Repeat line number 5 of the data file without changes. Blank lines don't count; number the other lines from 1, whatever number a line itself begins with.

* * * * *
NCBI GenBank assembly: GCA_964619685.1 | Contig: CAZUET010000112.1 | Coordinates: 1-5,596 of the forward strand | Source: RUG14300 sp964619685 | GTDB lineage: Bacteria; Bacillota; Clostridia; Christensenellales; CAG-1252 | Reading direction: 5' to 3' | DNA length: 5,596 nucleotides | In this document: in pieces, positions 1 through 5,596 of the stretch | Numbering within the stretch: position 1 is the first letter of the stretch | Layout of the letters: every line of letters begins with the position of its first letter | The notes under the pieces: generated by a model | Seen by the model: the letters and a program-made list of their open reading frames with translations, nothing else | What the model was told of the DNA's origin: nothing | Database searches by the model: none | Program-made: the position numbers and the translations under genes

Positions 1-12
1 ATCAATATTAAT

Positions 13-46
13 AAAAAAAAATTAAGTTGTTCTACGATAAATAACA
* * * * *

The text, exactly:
13 AAAAAAAAATTAAGTTGTTCTACGATAAATAACA